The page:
I'm in London, would like to travel on to Poland and Spain, however my passport expires in slightly less than 3 months, which is a problem. I think I may be able to get something called an 'emergency passport' (emergency travel document?) from the US Embassy, but don't know if that will allow me to travel on into Poland and Spain. Any advice is appreciated, thanks.

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    Typically an emergency passport is intended to be used to travel back to your residence. You may be lucky in the Schengen zone that no one will be too interested in the details, or you might face additional questioning. Can the US Embassy not provide you with a standard ten year passport? – Calchas Oct 6 '18 at 20:10
  • Why don’t you apply for a normal passport at the US embassy? I suspect that they can issue one within a 3 month period. – Jacob Horbulyk Oct 6 '18 at 22:42
  • Thanks @Calchas I think the embassy can renew my passport, however I have a short window of a few days to continue this trip, and I believe they can't do a renewal that quickly. I may be wrong. – grendlme Oct 7 '18 at 7:35

Update: I received an emergency passport from the US Embassy in London - the process was very efficient and took slightly more than an hour. Passport control entering Poland took maybe 5 extra minutes scrutinizing my passport and asked why it was different, but then let me enter the country with no problems. Also no problems traveling on to Spain. Coming home to the states the automated passport scanner at the global entry kiosk in PHL wouldn't scan a passport without a chip, but it allowed me to manually enter the data.

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  • Good to know. Could the US Embassy not provide you with a standard ten year passport in a reasonable amount of time? – user 56513 Oct 17 '18 at 19:58

Many countries do not allow emergency passports for entry, however it appears that both Poland and Spain do.

According to Timatic (the system most airlines use to verify visa/passport requirements), both countries do allow the use of emergency passports :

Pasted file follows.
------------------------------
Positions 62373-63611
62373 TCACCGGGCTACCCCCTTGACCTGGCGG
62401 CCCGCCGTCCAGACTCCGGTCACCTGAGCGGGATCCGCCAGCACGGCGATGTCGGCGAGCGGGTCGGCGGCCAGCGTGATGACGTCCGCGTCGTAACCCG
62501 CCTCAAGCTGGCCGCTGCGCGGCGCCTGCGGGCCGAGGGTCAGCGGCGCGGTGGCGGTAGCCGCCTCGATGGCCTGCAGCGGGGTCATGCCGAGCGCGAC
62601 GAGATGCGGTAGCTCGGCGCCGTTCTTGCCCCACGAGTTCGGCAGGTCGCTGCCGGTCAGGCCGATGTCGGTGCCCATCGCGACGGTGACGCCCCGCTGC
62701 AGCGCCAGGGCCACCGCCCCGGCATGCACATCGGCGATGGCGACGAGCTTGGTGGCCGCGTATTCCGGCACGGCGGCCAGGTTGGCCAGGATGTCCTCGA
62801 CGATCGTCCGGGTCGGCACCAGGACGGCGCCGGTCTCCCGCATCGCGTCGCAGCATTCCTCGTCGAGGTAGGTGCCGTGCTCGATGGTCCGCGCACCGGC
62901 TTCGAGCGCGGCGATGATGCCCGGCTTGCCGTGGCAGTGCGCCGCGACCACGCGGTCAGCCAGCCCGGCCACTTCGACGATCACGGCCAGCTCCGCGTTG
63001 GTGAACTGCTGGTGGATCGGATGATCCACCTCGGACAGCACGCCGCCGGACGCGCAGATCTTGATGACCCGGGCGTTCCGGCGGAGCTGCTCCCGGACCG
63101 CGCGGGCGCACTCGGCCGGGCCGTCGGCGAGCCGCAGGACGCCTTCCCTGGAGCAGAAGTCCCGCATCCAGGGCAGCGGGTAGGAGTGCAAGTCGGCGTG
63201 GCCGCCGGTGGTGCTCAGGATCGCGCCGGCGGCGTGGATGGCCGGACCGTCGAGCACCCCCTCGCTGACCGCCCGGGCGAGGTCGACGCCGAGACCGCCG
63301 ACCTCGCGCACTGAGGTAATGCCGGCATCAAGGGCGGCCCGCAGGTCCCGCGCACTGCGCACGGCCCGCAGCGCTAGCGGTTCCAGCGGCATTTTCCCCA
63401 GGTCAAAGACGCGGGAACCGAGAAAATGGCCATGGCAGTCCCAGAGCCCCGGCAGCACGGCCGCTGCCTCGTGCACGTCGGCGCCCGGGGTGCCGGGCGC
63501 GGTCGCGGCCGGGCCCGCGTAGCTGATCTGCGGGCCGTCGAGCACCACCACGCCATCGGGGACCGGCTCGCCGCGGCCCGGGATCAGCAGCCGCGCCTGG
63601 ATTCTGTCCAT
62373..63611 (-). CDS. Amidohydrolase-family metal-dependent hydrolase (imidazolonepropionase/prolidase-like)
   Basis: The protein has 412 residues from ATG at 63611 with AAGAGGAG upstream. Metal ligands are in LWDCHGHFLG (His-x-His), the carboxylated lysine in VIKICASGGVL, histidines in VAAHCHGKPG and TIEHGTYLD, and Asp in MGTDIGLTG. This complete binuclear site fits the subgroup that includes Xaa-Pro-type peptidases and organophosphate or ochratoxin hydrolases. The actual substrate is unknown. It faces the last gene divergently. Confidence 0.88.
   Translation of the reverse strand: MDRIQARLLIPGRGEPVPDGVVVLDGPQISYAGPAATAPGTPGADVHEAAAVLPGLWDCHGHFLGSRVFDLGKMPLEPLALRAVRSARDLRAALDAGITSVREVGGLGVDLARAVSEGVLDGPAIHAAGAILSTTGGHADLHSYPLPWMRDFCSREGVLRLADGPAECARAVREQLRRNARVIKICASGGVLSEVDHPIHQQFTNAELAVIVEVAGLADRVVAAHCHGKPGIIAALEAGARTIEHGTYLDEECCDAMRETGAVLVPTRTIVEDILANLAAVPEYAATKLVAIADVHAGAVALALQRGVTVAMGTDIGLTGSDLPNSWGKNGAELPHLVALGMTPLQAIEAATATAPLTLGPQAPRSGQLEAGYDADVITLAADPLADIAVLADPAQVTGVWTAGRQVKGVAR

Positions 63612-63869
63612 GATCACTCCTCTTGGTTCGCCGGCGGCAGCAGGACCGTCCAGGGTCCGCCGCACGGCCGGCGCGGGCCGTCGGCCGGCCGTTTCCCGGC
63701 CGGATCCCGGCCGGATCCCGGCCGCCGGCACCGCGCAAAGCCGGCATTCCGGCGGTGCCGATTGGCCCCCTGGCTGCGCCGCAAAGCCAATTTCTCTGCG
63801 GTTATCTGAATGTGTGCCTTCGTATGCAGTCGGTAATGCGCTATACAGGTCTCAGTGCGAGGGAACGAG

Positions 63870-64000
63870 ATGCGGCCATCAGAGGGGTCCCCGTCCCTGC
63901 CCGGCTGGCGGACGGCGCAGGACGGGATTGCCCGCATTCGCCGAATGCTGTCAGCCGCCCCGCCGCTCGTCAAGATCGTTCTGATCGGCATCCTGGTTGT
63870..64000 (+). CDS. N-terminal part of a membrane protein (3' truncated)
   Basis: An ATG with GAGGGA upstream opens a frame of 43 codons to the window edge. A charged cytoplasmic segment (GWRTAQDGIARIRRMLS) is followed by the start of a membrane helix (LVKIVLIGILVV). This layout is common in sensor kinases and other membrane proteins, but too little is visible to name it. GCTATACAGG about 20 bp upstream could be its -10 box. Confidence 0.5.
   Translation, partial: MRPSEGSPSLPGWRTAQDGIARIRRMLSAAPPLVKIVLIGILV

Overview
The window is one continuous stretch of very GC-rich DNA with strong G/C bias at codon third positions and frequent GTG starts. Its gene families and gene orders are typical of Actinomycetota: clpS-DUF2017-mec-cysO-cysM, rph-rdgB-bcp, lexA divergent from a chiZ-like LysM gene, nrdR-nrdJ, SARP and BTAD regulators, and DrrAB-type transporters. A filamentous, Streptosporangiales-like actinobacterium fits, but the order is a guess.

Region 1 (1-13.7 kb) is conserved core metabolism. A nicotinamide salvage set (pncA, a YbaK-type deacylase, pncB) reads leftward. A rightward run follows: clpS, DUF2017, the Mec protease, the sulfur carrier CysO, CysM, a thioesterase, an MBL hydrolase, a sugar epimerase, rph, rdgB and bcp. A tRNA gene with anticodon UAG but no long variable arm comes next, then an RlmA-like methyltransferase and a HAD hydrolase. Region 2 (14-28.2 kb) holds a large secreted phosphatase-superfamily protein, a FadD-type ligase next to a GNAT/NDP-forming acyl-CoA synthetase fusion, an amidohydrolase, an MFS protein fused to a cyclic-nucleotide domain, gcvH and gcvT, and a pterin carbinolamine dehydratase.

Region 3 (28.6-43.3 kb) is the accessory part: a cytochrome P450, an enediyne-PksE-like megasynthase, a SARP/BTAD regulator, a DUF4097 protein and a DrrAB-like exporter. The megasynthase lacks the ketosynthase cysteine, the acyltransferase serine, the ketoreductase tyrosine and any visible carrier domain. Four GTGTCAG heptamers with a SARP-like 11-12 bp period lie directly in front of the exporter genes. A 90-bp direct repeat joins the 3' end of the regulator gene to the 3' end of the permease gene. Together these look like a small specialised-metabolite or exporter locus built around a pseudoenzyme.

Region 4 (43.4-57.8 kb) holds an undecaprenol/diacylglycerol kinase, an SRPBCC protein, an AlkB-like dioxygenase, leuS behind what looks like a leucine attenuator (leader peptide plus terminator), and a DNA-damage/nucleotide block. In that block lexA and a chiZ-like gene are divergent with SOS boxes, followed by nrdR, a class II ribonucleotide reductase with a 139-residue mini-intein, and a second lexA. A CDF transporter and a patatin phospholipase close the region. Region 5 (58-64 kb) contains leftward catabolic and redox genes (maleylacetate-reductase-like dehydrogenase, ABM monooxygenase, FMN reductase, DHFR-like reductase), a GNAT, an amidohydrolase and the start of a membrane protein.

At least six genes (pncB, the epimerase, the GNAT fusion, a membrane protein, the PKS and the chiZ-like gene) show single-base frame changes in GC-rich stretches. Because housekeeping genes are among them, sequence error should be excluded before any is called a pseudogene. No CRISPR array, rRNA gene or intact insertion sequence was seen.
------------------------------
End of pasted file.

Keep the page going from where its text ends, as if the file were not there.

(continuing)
Passport : Passport required.

Passport Exemptions: Nationals of USA with an emergency passport.

From a validity perspective, all documents must have a validity of 3 months beyond your period of stay.

Passports and other documents accepted for entry must be valid for a minimum of 3 months beyond the period of intended stay.

Keep in mind that if you intend to enter the Schengen region via another country then you will also need to check their requirements as they could potentially be different (although in general most of the Schengen countries have very similar requirements)

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  • Thank you @doc - this is very useful information. – grendlme Oct 7 '18 at 9:56
  • Can I ask how you found this information? When I enter my travel information (assuming I'll get an emergency passport) into www.iatatravelcentre.com, it says I'm ok for Poland but Spain fails every time. I'm not sure where to find the "Exemptions" information for Spain. – grendlme Oct 7 '18 at 21:18

Poland and Spain both require passport validities of 3 months beyond the period of stay.

Emergency passports are issued for varying validity periods, usually up to six months and occasionally more.

If you get an emergency passport with validity three or more months beyond your planned stay then you are fine.

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  • Thank you @musonius - I appreciate your help - I'm hoping this is exactly what happens :) – grendlme Oct 7 '18 at 12:08

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